JavaFX: The Good and The Bad

What Should Oracle Do With JavaFX?

Jessica Thornsby
JavaFX-The-Good-and-The-Bad

Max Katz has posted his thoughts on where JavaFX has got it right – and where the programming language has got it wrong.

JavaFX has been the subject of much debate this week, and
following up on Kirill Grouchnikov’s controversial blog post on why
JavaFX is a “train wreck,” Max Katz has posted a summary of not only where JavaFX has
gone wrong, but also where JavaFX has got it right.

First up, the good stuff. In Katz’s opinion, JavaFX is powerful
and easy to use, once you get the hang of it, and the JavaFX
binding feature is useful for simplifying UI development. “I have
been working with JSF (JavaServer Faces) since its inception and I
can tell you that using JavaFX Script to build the UI is probably
simpler than using JSF,” he says. In order to switch to JavaFX, you
may be required to learn a new language, but Katz is optimistic
about the time it takes to get to grips with JavaFX, putting a two
day time limit on navigating the learning curve. Also, he makes a
valid point that the other languages for the JVM – Ruby, Scala, JSF
– all require you to learn something new, so JavaFX is not alone
here.

JavaFX may also have limited tooling support, but there is some
evidence that this is changing: NetBeans 6.9 has the JavaFX
Composer
; the Exadel JavaFX Plugin for Eclipse is now at version
1.3.3; and IntelliJ have a plugin that supports development of JavaFX
applications with IntelliJ IDE.

Then, there’s the bad stuff – and there’s plenty of it. In
Katz’s opinion, JavaFX’s big failing is deployment. The deployment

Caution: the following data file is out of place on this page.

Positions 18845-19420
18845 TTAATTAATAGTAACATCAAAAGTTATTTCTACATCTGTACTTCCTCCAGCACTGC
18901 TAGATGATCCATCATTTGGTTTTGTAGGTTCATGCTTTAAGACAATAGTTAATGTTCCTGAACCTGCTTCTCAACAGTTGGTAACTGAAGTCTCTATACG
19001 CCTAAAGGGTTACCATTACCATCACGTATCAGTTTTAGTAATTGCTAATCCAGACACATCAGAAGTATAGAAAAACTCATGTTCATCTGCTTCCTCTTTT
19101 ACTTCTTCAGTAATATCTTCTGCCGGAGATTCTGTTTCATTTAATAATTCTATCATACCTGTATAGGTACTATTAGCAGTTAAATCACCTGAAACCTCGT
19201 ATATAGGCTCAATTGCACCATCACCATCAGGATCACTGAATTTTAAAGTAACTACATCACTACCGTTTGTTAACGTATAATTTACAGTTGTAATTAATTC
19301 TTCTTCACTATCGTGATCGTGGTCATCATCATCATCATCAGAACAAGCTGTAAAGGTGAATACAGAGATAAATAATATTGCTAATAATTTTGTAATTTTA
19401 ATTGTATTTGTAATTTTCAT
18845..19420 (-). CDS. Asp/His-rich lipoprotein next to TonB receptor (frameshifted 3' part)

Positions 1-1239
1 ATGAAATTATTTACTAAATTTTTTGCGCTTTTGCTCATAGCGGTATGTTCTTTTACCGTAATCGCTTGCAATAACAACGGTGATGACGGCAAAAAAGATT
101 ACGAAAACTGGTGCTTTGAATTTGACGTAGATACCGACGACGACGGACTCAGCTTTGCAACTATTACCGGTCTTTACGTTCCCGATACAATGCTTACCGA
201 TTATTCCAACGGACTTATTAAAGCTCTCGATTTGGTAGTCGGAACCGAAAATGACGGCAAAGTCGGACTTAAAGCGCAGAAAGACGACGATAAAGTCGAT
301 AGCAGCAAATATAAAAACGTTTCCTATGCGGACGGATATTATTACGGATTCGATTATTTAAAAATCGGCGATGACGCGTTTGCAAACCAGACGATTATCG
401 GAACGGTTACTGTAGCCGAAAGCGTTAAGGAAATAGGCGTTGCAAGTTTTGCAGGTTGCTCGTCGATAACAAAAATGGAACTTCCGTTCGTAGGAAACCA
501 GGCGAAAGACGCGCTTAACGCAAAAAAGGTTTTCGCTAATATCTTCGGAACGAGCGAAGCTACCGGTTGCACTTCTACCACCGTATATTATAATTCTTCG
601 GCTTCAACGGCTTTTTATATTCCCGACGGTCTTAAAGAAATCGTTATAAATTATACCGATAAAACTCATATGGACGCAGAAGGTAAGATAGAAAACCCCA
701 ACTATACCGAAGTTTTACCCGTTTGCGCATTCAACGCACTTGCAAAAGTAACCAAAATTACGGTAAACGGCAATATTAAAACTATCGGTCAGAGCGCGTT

of JavaFX is too similar to Java, circa 1995. He cites numerous
problems with JavaFX deployment: browser freezes; animated GIFs
during loading that give you no indication of how the actual
logging process is progressing; and a complete lack of error
messages if the JavaFX app gets into difficulties during loading.
Finding out why an app failed to load, isn’t very friendly to the
non-developer community, and involves launching the Java plugin
console and then going on a exception/error hunt.

He has some advice for Oracle: “if Oracle needs to know how
deployment should work, it’s very easy. Just look at Flash. Make it
as simple and transparent as running a Flash application. That’s
it.”

He concludes by advising Oracle to fix the deployment issue with
JavaFX and issue a clear statement of intent on the future of
JavaFX; or open source it and allow the community to take charge of
the programming language. This last suggestion is a timely one – an
online
petition
to open source JavaFX was posted earlier this
week.

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